"I think the archdiocese has to get behind changing the statute of limitations."

The statute of limitations allows priests legal protection from litigation of sexual abuse.

"No one has to be accountable, no one has to have any responsibility...."

"The archdiocese, in my opinion, is saying well it's a good thing this law is here because we are able to hide a lot of secrets. Yes they are making some changes, but they aren't affected."

Krammer now looks for action against Krautkremer.

"All I want to see is Krautkremer held responsible for his actions. And I'd like to see him held responsible in a court of law of his actions, because he's a criminal. He was 25 years ago and he is today, he hasn't changed.

"I'd also like to see the archdiocese held accountable in the same fashion because even though they didn't commit the act, they drove the getaway car. When you hide it when you move somebody."

Encourages others

Krammer admits he is finally feeling relief from the abuse now that he has decided to come forward.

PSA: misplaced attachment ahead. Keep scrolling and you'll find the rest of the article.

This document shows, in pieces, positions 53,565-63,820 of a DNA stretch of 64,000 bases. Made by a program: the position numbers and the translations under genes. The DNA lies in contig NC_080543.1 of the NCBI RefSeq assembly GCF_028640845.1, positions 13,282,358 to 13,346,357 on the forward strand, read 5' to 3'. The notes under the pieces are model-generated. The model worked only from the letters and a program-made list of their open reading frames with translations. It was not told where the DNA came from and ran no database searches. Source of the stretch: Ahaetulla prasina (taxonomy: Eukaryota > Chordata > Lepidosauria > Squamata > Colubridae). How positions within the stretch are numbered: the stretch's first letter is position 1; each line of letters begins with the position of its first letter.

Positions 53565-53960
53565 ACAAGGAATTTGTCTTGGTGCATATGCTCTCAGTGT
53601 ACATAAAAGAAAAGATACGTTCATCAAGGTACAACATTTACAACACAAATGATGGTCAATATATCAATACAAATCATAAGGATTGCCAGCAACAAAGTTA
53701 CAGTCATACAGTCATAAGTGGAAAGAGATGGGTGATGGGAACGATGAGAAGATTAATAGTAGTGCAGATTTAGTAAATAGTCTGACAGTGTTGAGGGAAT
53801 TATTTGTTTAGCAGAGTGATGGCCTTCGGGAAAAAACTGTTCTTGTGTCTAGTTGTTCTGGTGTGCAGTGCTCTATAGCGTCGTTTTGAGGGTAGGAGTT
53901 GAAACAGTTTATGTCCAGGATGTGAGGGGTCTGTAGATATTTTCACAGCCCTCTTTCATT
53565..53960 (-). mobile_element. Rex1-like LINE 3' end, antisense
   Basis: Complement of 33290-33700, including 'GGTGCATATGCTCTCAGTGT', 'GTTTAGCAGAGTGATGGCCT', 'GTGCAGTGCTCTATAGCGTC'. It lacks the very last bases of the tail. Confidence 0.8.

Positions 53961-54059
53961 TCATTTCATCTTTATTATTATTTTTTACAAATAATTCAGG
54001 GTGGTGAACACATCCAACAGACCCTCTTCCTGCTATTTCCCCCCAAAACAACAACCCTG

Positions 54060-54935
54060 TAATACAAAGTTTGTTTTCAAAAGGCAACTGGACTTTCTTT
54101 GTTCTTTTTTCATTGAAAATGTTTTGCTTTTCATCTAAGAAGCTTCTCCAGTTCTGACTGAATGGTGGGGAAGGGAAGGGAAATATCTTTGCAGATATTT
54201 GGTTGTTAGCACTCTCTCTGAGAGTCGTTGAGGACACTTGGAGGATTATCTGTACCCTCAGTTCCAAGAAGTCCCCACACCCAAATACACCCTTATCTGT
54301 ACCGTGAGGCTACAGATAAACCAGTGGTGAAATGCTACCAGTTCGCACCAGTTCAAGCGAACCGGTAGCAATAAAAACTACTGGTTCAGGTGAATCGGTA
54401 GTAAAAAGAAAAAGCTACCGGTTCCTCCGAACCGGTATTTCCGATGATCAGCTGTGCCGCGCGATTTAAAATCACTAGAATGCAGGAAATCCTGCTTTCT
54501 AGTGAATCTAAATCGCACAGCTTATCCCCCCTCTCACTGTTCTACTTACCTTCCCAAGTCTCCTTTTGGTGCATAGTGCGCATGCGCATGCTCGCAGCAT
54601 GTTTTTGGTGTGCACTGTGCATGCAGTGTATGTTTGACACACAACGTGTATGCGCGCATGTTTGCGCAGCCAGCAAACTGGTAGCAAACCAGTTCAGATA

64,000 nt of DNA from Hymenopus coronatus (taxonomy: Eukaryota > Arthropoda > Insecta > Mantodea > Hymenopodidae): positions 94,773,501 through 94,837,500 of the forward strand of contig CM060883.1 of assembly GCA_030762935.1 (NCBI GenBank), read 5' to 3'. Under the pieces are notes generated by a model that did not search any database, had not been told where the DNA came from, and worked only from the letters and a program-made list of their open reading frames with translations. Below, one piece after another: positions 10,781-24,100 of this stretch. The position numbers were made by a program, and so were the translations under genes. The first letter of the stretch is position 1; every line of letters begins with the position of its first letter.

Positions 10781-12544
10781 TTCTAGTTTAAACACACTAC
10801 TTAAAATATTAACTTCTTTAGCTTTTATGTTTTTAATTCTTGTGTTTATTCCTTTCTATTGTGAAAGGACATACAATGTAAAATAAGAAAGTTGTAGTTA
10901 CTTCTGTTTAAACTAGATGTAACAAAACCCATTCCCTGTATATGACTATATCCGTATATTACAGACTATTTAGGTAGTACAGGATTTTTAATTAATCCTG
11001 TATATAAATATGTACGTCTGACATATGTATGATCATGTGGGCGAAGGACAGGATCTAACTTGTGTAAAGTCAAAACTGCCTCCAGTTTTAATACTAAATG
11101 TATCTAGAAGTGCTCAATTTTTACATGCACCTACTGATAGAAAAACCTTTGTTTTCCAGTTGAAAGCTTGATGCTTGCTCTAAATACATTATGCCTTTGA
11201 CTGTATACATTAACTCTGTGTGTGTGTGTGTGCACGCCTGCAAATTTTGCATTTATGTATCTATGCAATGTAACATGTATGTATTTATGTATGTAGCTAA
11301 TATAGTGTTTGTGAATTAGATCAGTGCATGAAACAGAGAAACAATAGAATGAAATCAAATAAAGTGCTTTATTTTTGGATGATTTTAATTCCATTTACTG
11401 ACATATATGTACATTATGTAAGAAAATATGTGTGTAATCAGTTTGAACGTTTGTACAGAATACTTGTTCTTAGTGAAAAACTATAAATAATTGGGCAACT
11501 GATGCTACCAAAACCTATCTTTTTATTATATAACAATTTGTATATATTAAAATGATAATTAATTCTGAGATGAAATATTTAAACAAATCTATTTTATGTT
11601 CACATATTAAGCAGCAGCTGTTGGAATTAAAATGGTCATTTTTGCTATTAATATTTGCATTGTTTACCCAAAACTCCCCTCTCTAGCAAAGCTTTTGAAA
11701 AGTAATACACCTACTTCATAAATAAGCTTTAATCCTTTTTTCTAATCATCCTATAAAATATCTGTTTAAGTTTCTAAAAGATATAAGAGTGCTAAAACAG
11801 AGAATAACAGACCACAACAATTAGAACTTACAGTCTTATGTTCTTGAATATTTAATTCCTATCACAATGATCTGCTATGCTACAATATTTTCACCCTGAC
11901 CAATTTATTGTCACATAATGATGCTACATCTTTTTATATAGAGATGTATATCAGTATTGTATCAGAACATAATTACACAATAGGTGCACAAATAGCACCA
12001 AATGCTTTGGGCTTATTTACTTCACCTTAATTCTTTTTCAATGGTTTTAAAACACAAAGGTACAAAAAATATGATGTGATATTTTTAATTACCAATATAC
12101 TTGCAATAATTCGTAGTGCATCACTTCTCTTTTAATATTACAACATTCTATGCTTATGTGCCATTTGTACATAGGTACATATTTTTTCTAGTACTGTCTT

"I chose to do this because I can make more of an impact, and I don't feel like they can hurt me any more than I've already been hurt.

"It's really empowering to come forward and just say this happened to me but I'm dealing with it, and this is part of dealing with this and this is part of healing for me."

Krammer hopes he can be an example for other victims to come forward.

"I want to see other individuals come forward, and it doesn't have to be publicly. I just can't help but think that there are other people that I went to school with that this happened to and everyone kept their mouth shut."

"People have to have confidence and have the strength to tell (legal) counsel this. It's the only way changes are going to happen."

"I'm placed in a position to make an impact where someone says 'you know Ted, same thing happened to me' and talk to me about it. I'm so open to talk about it because I care, I understand, I know, I relate, I've been through it."